• Publication
    Turnover of Chicken Manure in Some Upland Soils of Asia: Agricultural and Environmental Perspectives
    Recycling of organic manure/waste is an important global issue to improve soil productivity for sustaining agricultural production as well as to preserve the environment. In Asia, rearing of poultry especially chicken is becoming one of the key industrial sectors and the wastes from clean-out operations may contribute largely to plant nutrients. Thus, some recent research works on the use of chicken manure (CM) in the uplands of tropical Asia are reviewed. Relative loss of the added CM-C was averaged 83% during a 90-day incubation and in-situ retention of labile organic-C was poor in 2 years, signifying long-term episodes to sequestrate its inherent low C. Ammonification of the added CM was rapid during 1-2 weeks followed by oxidation of NH4+. The high pH of CM remarkably influenced nitrification either after a lag phase or immediately after application, ensuing NO3- leaching to occur under favourable conditions. Net mineralization/ nitrification was greater with CM than with other wider C/N ratio organic residues. CM-N recovery was relatively low, indicating immobilization and other N loss processes. Likewise, a large N2O loss of added CM-N with or without other N sources under field (0.99%) and laboratory (6.66%) conditions was observed, along with presumable NH3 volatilization. Composted CM/litter could reduce the loss by limiting the transformation of organic N. Application of CM (fresh/composted) either alone or with inorganic fertilizers demonstrated crop yield benefits and reduced the use of the latter as well as a noticeable residual effect to the succeeding crops. Results suggest that strategic but agro-economically viable composting might have great advantages in synchronizing CM-N release with plant uptake and in reducing appreciable amounts of labile C and gaseous N loss under upland conditions and thus, in minimizing environmental risk.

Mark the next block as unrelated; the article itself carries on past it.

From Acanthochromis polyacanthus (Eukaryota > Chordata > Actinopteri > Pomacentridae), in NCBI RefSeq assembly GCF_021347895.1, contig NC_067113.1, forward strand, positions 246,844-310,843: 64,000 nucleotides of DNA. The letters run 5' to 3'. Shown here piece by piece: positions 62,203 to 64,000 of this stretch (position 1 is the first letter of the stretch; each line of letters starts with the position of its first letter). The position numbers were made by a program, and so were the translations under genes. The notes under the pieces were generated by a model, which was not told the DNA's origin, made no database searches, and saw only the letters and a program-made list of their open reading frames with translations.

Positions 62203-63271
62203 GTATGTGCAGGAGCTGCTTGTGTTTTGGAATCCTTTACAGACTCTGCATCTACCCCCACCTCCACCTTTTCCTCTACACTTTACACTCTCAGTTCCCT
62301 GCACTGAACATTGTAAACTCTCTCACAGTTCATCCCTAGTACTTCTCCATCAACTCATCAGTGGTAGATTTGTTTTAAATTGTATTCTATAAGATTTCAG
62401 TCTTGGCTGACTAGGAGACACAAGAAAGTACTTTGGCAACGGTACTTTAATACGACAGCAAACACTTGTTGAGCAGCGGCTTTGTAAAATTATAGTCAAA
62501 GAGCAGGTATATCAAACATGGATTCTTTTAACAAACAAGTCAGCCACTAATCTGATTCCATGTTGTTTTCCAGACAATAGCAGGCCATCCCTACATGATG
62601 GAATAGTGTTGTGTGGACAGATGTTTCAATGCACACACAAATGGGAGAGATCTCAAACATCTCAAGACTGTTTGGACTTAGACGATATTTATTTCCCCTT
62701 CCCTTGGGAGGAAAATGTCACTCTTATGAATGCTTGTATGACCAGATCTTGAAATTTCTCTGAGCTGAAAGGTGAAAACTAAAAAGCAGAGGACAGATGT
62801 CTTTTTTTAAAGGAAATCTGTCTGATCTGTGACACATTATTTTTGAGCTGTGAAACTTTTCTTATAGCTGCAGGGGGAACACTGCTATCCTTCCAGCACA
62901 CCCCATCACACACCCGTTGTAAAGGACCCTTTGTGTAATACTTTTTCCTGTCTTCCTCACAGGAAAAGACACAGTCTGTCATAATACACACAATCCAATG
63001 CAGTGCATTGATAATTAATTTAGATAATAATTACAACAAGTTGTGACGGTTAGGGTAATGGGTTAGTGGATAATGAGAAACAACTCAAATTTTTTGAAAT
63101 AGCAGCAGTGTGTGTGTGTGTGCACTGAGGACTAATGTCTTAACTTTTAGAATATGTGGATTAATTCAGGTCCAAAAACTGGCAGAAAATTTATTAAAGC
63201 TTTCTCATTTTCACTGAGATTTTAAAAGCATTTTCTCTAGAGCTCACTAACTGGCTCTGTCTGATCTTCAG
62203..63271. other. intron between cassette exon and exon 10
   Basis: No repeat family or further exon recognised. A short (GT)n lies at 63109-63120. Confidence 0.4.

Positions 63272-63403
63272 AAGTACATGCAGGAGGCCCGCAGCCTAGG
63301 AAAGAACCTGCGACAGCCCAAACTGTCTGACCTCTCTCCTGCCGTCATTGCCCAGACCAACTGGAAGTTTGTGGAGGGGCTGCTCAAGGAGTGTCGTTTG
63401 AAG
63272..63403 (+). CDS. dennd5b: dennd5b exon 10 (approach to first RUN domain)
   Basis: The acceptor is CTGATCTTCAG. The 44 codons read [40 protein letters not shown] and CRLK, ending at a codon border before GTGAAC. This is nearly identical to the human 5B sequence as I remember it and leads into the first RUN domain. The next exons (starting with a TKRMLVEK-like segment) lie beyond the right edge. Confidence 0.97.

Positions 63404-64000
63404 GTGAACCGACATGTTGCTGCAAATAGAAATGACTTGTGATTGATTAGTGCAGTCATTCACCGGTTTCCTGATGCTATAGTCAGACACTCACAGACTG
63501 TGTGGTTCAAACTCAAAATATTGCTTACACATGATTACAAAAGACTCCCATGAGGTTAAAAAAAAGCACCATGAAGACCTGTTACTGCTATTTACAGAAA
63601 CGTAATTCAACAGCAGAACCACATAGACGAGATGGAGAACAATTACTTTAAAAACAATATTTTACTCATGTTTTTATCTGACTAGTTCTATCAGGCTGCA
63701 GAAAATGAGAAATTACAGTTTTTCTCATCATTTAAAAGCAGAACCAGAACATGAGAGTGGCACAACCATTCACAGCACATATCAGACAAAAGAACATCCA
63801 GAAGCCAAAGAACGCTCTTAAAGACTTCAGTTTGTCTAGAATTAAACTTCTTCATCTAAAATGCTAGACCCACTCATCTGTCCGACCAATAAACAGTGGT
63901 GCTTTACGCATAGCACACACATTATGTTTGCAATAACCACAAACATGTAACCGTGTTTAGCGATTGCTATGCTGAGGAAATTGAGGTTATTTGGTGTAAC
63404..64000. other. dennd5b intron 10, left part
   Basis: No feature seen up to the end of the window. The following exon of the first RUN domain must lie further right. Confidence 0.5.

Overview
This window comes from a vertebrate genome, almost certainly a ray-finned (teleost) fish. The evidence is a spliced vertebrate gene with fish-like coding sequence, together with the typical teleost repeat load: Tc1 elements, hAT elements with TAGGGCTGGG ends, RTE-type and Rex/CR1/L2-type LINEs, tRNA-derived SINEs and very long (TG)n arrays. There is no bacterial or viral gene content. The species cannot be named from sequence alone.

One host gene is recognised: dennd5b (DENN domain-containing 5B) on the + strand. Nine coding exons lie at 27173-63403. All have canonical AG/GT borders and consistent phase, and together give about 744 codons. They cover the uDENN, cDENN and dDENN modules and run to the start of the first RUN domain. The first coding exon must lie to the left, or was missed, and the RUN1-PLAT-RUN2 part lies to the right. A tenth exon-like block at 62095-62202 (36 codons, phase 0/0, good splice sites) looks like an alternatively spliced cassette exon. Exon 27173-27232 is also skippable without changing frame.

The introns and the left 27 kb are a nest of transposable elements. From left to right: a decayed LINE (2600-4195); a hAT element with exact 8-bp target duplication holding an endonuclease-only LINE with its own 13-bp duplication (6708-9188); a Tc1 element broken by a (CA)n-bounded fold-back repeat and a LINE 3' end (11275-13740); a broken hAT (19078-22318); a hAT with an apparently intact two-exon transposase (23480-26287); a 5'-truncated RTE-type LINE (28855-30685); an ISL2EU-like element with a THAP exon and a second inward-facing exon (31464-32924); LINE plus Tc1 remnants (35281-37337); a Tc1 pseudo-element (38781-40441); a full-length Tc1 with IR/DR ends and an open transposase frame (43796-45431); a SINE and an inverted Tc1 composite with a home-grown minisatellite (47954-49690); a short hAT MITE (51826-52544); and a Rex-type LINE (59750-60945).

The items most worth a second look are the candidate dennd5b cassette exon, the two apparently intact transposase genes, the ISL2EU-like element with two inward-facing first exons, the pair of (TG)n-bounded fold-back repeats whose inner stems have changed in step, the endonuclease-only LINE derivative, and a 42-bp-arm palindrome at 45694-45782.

• Publication
    Strategic Management of Grazing Grassland Systems to Maintain and Increase Organic Carbon in Soils
    Understanding management-induced C sequestration potential in soils under agriculture, forestry, and other land use systems and their quantification to offset increasing greenhouse gases are of global concern. This chapter reviews management-induced changes in C storage in soils of grazing grassland systems, their impacts on ecosystem functions, and their adaptability and needs of protection across socio-economic and cultural settings. In general, improved management of grassland/pasture such as manuring/slurry application, liming and rotational grazing, and low to medium livestock units could sequester C more than under high intensity grazing conditions. Converting cultivated land to pasture, restoration of degraded land, and maximizing pasture phases in mixed-cropping, pasture with mixed-livestock, integrated forestry-pasturage of livestock (silvopastoral) and crop-forestry-pasturage of livestock (agro-silvopastoral) systems could also maintain and enhance soil organic C density (SOCρ). In areas receiving low precipitation and having high erodibility, grazing exclusion might restore degraded grasslands and increase SOCρ. Yet, optimizing C sequestration rates, sowing of more productive grass varieties, judicial inorganic and organic fertilization, rotational grazing, and other climate-resilient approaches could improve overall farm productivity and profitability and attain sustainability in livestock farming systems.